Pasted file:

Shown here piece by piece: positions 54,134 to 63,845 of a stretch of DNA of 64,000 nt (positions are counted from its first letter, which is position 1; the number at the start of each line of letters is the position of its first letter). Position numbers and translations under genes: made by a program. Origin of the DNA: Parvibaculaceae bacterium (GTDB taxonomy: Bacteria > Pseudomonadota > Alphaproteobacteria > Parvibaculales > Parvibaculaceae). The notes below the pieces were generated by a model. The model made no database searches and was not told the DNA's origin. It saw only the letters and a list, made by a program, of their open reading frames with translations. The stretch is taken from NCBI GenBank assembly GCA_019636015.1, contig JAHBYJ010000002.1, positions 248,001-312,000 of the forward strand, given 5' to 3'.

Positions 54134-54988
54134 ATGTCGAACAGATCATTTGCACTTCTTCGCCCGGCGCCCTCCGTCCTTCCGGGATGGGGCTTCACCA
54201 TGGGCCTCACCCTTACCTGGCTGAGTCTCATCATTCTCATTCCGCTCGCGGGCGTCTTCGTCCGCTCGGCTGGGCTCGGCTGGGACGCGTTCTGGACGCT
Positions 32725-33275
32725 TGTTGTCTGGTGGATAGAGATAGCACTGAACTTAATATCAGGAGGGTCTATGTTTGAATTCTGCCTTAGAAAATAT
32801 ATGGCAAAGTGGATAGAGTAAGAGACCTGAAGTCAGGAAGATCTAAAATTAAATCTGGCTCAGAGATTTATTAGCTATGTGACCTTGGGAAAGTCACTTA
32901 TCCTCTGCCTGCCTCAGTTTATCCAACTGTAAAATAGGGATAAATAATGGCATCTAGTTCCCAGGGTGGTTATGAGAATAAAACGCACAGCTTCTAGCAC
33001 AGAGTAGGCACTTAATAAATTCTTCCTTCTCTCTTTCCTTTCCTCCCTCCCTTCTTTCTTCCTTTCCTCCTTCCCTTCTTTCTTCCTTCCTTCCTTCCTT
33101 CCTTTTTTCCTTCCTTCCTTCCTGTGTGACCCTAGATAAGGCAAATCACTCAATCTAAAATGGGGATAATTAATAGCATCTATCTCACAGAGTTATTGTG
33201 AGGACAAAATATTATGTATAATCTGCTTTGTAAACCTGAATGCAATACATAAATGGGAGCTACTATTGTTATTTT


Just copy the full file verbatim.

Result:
Shown here piece by piece: positions 54,134 to 63,845 of a stretch of DNA of 64,000 nt (positions are counted from its first letter, which is position 1; the number at the start of each line of letters is the position of its first letter). Position numbers and translations under genes: made by a program. Origin of the DNA: Parvibaculaceae bacterium (GTDB taxonomy: Bacteria > Pseudomonadota > Alphaproteobacteria > Parvibaculales > Parvibaculaceae). The notes below the pieces were generated by a model. The model made no database searches and was not told the DNA's origin. It saw only the letters and a list, made by a program, of their open reading frames with translations. The stretch is taken from NCBI GenBank assembly GCA_019636015.1, contig JAHBYJ010000002.1, positions 248,001-312,000 of the forward strand, given 5' to 3'.

Positions 54134-54988
54134 ATGTCGAACAGATCATTTGCACTTCTTCGCCCGGCGCCCTCCGTCCTTCCGGGATGGGGCTTCACCA
54201 TGGGCCTCACCCTTACCTGGCTGAGTCTCATCATTCTCATTCCGCTCGCGGGCGTCTTCGTCCGCTCGGCTGGGCTCGGCTGGGACGCGTTCTGGACGCT
Positions 32725-33275
32725 TGTTGTCTGGTGGATAGAGATAGCACTGAACTTAATATCAGGAGGGTCTATGTTTGAATTCTGCCTTAGAAAATAT
32801 ATGGCAAAGTGGATAGAGTAAGAGACCTGAAGTCAGGAAGATCTAAAATTAAATCTGGCTCAGAGATTTATTAGCTATGTGACCTTGGGAAAGTCACTTA
32901 TCCTCTGCCTGCCTCAGTTTATCCAACTGTAAAATAGGGATAAATAATGGCATCTAGTTCCCAGGGTGGTTATGAGAATAAAACGCACAGCTTCTAGCAC
33001 AGAGTAGGCACTTAATAAATTCTTCCTTCTCTCTTTCCTTTCCTCCCTCCCTTCTTTCTTCCTTTCCTCCTTCCCTTCTTTCTTCCTTCCTTCCTTCCTT
33101 CCTTTTTTCCTTCCTTCCTTCCTGTGTGACCCTAGATAAGGCAAATCACTCAATCTAAAATGGGGATAATTAATAGCATCTATCTCACAGAGTTATTGTG
33201 AGGACAAAATATTATGTATAATCTGCTTTGTAAACCTGAATGCAATACATAAATGGGAGCTACTATTGTTATTTT